Methods of detection

Holmesian deduction

Holmes's primary intellectual detection method is induction, which Holmes rather inaccurately calls deduction. "From a drop of water", he writes, "a logician could infer the possibility of an Atlantic or a Niagara without having seen or heard of one or the other". Holmes stories often begin with a bravura display of his talent for "deduction". It is of some interest to logicians and those interested in logic to try to analyse just what Holmes is doing when he performs his induction. "Holmesian deduction" appears to consist primarily of drawing inferences based on either straightforward practical principles—which are the result of careful inductive study, such as Holmes's study of different kinds of cigar ashes—or inference to the best explanation. One quote often heard from Holmes is "When you have eliminated the impossible, whatever remains, however improbable, must be the truth".
Sherlock Holmes's straightforward practical principles are generally of the form, "If 'p', then 'q'," where 'p' is observed evidence and 'q' is what the evidence indicates. But there are also, as may be observed in the following example, intermediate principles. In "A Scandal in Bohemia" Holmes deduces that Watson had got very wet lately and that he had "a most clumsy and careless servant girl". When Watson, in amazement, asks how Holmes knows this, Holmes answers:
It is simplicity itself ... My eyes tell me that on the inside of your left shoe, just where the firelight strikes it, the leather is scored by six almost parallel cuts. Obviously they have been caused by someone who has very carelessly scraped round the edges of the sole in order to remove crusted mud from it. Hence, you see, my double deduction that you had been out in vile weather, and that you had a particularly malignant boot-slitting specimen of the London slavey.
In this case, Holmes employed several connected principles:
  • If leather on the side of a shoe is scored by several parallel cuts, it was caused by someone who scraped around the edges of the sole in order to remove crusted mud.
  • If a London doctor's shoes are scraped to remove crusted mud, the person who so scraped them is the doctor's servant girl.
  • If someone cuts a shoe while scraping it to remove encrusted mud, that person is clumsy and careless.
  • If someone's shoes had encrusted mud on them, then they are likely to have been worn by him in the rain, when it is likely he became very wet.
By applying such principles in an obvious way (using repeated applications of modus ponens), Holmes is able to infer from his observation that "the sides of Watson's shoes are scored by several parallel cuts" that:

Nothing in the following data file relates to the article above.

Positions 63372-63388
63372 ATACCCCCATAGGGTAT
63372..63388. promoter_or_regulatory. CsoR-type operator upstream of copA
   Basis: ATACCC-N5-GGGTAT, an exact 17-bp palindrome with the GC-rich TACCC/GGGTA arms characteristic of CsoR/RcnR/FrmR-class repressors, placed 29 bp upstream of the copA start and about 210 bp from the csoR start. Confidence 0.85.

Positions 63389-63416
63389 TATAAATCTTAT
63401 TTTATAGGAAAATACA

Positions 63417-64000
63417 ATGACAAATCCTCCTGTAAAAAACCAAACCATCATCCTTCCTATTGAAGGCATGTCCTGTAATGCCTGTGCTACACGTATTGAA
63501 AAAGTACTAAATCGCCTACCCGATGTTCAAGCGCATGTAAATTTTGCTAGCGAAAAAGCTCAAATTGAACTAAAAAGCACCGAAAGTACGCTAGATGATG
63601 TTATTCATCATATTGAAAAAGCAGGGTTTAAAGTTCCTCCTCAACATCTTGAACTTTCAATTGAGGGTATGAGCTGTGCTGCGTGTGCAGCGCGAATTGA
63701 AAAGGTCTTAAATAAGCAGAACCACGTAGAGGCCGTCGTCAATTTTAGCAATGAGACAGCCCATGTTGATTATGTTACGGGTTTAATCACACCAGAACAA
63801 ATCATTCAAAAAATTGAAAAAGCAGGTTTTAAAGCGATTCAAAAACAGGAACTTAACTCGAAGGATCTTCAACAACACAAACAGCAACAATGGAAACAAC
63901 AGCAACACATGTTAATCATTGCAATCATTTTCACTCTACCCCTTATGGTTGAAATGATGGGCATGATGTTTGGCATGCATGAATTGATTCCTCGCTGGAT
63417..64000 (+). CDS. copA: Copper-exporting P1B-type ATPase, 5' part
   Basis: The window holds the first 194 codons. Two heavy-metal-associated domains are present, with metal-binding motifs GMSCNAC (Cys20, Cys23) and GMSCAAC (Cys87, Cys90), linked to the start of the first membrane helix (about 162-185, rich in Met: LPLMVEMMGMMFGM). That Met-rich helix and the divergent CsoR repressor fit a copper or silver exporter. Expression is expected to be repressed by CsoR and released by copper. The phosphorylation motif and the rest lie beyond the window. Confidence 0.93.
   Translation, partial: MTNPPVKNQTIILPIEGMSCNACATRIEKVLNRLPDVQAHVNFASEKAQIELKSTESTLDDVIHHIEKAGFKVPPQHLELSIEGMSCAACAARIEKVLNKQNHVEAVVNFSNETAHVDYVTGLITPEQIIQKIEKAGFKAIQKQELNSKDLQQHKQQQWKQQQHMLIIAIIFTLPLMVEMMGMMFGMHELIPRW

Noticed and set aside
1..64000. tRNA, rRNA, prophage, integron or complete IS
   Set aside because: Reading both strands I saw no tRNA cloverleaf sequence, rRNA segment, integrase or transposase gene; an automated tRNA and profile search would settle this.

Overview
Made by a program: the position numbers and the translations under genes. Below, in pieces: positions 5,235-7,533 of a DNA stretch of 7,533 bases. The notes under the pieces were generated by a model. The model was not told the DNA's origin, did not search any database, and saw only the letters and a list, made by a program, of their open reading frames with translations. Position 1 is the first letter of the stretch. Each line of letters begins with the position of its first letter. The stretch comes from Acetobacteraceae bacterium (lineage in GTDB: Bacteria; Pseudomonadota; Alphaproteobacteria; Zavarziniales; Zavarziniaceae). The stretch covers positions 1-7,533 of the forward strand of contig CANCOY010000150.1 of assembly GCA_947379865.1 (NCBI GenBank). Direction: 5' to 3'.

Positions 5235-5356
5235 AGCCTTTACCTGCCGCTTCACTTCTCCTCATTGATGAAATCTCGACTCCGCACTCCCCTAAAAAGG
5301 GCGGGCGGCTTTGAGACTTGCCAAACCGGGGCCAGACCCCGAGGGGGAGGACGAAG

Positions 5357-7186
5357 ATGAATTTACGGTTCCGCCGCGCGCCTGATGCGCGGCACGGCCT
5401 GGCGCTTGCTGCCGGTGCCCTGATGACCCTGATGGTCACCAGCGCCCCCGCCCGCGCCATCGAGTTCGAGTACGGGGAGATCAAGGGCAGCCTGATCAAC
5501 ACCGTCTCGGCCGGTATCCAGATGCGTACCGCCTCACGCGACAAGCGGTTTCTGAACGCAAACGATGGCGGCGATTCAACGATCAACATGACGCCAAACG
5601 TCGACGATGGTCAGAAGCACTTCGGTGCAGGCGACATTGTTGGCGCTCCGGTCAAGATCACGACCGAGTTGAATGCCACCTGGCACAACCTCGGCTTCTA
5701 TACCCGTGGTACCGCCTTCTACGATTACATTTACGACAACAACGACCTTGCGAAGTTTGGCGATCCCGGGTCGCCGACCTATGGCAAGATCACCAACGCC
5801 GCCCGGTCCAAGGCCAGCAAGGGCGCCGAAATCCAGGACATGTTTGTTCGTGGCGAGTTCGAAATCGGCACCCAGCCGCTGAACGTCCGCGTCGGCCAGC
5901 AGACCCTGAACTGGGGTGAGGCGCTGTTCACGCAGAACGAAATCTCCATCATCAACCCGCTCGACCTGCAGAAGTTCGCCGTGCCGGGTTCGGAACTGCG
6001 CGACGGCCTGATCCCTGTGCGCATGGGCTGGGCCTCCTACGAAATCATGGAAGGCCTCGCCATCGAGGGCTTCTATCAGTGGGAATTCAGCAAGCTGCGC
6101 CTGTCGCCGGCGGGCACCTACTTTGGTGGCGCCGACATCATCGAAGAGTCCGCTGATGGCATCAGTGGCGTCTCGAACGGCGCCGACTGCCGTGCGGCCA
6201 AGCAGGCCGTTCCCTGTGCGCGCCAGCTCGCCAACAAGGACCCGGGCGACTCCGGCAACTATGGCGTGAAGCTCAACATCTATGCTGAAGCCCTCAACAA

"Watson's servant girl is clumsy and careless" and "Watson has been very wet lately and has been out in vile weather".
Deductive reasoning allows Holmes to impressively reveal a stranger's occupation, such as a Retired Sergeant of Marines in A Study in Scarlet; a former ship's carpenter turned pawnbroker in "The Red-Headed League"; and a billiard-marker and a retired artillery NCO in "The Adventure of the Greek Interpreter". Similarly, by studying inanimate objects, Holmes is able to make astonishingly detailed deductions about their owners, including Watson's pocket-watch in "The Sign of the Four" as well as a hat, a pipe, and a walking stick in other stories.
Yet Doyle is careful not to present Holmes as infallible—a central theme in "The Adventure of the Yellow Face". At the end of the tale a sobered Holmes tells Watson, “If it should ever strike you that I am getting a little over-confident in my powers, or giving less pains to a case than it deserves, kindly whisper ‘Norbury’ in my ear, and I shall be infinitely obliged to you”.


Holmes displays a strong aptitude for acting and disguise. In several stories, he adopts disguises to gather evidence while 'under cover' so convincing that even Watson fails to penetrate them, such as in "The Adventure of Charles Augustus Milverton", "The Man with the Twisted Lip", "The Adventure of the Empty House" and "A Scandal in Bohemia". In other adventures, Holmes feigns being wounded or ill to give effect to his case, or to incriminate those involved, as in "The Adventure of the Dying Detective".